U.S. CHALLENGING TIMES
Results from second-quarter 2015 financial statements from U.S. companies with onshore oil operations suggest continued financial strain for some companies. Low oil prices have significantly reduced cash flow for U.S. oil producers. To adjust to lower cash flows, companies have turned to capital markets financing and also have reduced capital expenditures. With energy company bond yields widening in relation to U.S. Treasury bonds, some companies may have to reduce capital expenditures further to service their debt.
The 44 companies analyzed contributed much of the growth in global oil production over the past several years. Most of their operations are focused in onshore shale plays in the United States. According to the financial statements, their combined production averaged 2.7 million barrels per day over the first half of 2015, representing approximately 35% of U.S. Lower 48 production.
With U.S. crude oil prices 47% lower in first-half 2015 compared to first-half 2014, U.S. onshore companies experienced a significant reduction in cash flow from operations. Most companies responded by reducing capital expenditures. Even before the decline in prices, these companies had typically used a combination of debt, new equity, and cash flows to finance their rapid expansion, which is a common strategy for growing companies that need to finance investment before operating cash flow can increase. The difference between operating cash flow and capital expenditure—known as free cash flow—remained at a deficit in first-half 2015, although it was $2.8 billion higher than the same period in 2014 (Figure 1) and the second quarter was the lowest deficit for any quarter since 2012.
In addition to reducing capital expenditures, this group of companies responded to the reduction in cash flow in the first half of 2015 through share and debt issuance. Some companies have been able to refinance their debt—that is, paying off old debt and taking on new debt, perhaps with a different interest rate or longer maturity. This option has increasingly become more expensive, though, as interest rates for energy company debt issuance increased as crude oil prices declined, and are higher than for any other business sector.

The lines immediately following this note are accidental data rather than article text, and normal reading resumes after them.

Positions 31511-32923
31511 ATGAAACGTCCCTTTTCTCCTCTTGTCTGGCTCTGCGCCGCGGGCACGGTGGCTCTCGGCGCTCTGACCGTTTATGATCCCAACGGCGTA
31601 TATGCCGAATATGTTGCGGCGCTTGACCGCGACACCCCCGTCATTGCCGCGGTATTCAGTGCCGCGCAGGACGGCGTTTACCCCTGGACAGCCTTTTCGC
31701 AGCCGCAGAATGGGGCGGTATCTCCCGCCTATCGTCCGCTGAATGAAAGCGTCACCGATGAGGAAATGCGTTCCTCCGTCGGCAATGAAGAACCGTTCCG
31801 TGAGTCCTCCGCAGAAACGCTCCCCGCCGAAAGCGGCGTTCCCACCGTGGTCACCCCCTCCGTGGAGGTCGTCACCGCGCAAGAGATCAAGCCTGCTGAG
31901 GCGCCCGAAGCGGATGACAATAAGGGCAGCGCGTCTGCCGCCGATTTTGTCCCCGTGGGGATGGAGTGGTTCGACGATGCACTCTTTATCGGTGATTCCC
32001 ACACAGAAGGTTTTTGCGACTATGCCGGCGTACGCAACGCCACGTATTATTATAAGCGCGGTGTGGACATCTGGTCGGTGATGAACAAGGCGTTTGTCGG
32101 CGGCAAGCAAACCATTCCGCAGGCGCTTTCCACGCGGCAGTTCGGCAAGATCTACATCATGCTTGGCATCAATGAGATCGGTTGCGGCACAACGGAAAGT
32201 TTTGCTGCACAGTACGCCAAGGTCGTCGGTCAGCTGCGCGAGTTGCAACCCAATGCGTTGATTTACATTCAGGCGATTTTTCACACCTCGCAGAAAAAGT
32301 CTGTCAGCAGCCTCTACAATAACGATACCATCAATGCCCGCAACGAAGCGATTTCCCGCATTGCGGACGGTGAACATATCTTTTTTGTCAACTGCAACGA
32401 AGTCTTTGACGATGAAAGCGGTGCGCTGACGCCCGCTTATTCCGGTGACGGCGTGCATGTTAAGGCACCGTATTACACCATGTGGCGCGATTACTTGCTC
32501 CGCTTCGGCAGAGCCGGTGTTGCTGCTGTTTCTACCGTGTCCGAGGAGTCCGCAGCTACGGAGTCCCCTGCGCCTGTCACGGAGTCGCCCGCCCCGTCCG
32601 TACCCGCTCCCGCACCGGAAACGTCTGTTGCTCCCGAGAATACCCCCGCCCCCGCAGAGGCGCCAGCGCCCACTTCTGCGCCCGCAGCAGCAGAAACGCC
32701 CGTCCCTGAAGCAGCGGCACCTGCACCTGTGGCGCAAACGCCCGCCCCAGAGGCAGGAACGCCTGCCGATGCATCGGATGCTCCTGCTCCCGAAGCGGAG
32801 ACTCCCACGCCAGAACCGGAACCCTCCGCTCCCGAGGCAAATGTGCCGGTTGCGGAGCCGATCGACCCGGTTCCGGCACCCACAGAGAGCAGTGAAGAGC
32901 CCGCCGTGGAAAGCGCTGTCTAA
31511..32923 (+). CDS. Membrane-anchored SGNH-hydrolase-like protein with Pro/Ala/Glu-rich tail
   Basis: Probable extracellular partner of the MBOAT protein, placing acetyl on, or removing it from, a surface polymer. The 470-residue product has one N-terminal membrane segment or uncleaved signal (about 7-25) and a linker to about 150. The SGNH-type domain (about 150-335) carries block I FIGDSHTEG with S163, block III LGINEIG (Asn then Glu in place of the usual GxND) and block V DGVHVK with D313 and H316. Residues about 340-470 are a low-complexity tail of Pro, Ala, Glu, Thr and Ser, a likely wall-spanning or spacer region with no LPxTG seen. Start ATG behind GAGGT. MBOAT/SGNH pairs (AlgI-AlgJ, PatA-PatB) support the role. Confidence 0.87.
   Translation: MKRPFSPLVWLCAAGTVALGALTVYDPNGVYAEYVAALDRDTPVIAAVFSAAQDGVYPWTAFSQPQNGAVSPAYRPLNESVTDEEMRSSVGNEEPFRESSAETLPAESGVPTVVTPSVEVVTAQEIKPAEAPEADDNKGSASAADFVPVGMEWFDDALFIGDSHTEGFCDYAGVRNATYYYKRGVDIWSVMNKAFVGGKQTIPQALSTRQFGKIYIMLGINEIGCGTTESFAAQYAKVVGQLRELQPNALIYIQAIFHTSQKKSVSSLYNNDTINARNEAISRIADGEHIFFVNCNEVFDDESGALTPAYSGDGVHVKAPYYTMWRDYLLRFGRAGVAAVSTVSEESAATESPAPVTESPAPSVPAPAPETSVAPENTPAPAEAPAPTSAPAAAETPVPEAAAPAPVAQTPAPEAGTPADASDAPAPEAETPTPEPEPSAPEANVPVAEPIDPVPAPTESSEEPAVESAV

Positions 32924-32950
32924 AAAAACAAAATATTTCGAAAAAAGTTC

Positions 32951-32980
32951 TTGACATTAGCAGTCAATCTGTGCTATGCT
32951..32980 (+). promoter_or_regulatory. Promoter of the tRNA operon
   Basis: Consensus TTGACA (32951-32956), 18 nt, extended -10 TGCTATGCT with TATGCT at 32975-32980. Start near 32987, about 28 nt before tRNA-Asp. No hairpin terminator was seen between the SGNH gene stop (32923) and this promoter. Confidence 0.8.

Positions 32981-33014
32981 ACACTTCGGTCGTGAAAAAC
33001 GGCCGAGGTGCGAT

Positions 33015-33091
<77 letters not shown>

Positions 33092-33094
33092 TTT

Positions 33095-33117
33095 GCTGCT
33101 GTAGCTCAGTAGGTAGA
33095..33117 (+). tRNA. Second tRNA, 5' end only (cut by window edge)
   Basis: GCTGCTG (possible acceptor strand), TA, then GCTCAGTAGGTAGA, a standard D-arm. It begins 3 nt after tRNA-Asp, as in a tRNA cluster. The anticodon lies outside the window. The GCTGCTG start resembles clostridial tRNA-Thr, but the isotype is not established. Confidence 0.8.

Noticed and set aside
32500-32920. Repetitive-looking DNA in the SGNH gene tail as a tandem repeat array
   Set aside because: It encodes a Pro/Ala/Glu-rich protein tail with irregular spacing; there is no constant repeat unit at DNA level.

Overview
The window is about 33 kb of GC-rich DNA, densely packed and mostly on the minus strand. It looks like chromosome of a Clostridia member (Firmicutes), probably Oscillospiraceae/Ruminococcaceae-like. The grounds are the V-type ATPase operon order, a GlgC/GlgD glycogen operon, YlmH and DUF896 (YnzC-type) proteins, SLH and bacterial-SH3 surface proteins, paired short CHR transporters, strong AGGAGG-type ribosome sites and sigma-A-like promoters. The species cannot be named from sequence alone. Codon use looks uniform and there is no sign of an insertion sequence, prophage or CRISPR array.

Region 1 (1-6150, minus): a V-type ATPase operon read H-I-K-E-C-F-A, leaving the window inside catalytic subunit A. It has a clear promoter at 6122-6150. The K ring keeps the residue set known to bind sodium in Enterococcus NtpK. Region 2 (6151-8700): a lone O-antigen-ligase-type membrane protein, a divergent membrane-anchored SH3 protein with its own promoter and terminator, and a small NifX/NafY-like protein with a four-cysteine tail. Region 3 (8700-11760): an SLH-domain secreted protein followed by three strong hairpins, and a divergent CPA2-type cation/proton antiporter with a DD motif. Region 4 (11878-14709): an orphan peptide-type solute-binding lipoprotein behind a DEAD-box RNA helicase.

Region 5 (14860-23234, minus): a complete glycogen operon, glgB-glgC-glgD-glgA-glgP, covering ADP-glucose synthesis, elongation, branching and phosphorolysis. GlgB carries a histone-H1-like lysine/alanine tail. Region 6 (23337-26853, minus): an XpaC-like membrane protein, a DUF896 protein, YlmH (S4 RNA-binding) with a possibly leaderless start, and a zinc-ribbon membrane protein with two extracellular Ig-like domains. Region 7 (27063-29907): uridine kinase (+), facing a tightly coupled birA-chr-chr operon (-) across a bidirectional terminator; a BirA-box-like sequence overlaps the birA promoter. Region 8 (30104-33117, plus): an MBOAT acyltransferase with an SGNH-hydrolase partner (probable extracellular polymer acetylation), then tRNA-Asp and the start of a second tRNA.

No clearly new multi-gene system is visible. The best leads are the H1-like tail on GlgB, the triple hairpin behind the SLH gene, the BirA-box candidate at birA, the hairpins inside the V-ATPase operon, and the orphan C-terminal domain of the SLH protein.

Some actions from the companies' operating activities also helped mitigate the price decline. Net hedging assets stood at $8.8 billion in total for these companies as of June 30, 2015, the third-highest for any period since 2011. An oil-producing company can hedge by selling a portion of its future expected production in futures, options, or swaps markets, which locks in a price. These derivative instruments increase in value as prices fall and could provide a cushion to lower revenue from falling prices. These companies have also benefited from lower operating expenses, such as lower rates for drilling and support activities.
Because of the large stock of debt accumulated from past years, a higher percentage of operating cash flow is being devoted to debt-service payments (Figure 2). Debt-service payments consist of principal repayment to creditors and typically are fixed in both amount and frequency, agreed upon before a company receives a bank loan or issues a bond. With fixed debt repayments and the large reduction in cash from operations for these companies, the ratio of debt repayments to operating cash flow has increased in recent quarters, with 83 cents of every dollar of operating cash being devoted to debt repayments for the four quarters ending June 30, 2015, the highest since at least 2011. As the debt repayment to operating cash flow share increases, a company is left with less cash to use for investment opportunities, dividends, or savings for future use.
Companies that use bank credit facilities to meet their short-term cash requirements face redeterminations twice a year. With next month's round of redeterminations—which considers the valuation of companies' reserves as collateral—some companies may face challenges in raising enough cash to maintain capital expenditures and meet liabilities.
U.S. retail gasoline prices decrease, diesel fuel prices increase
The U.S. average retail price for regular gasoline decreased seven cents from last week to $2.44 per gallon as of September 7, 2015, $1.02 per gallon lower than at the same time last year. The Midwest price fell 12 cents to $2.35 per gallon. The West Coast price was down seven cents to $3.09 per gallon, and the Gulf Coast price declined six cents to $2.14 per gallon. The East Coast and Rocky Mountain prices each decreased four cents, to $2.31 per gallon and $2.73 per gallon, respectively.
The U.S. average diesel fuel price increased two cents from the previous week to $2.53 per gallon, down $1.28 from the same time last year. The Midwest price increased four cents to $2.48 per gallon, while the West Coast price increased two cents to $2.75 per gallon. The Rocky Mountain and Gulf Coast prices each increased one cent, to $2.57 per gallon and $2.39 per gallon, respectively. The East Coast price increased less than a penny to remain $2.59 per gallon.
Propane inventories gain
U.S. propane stocks increased by 0.2 million barrels last week to 96.6 million barrels as of September 4, 2015, 20.5 million barrels (27.0%) higher than a year ago. East Coast inventories increased by 0.7 million barrels while Gulf Coast and Rocky Mountain/West Coast inventories both increased by 0.2 million barrels. Midwest inventories decreased by 0.9 million barrels. Propylene non-fuel-use inventories represented 4.5% of total propane inventories.
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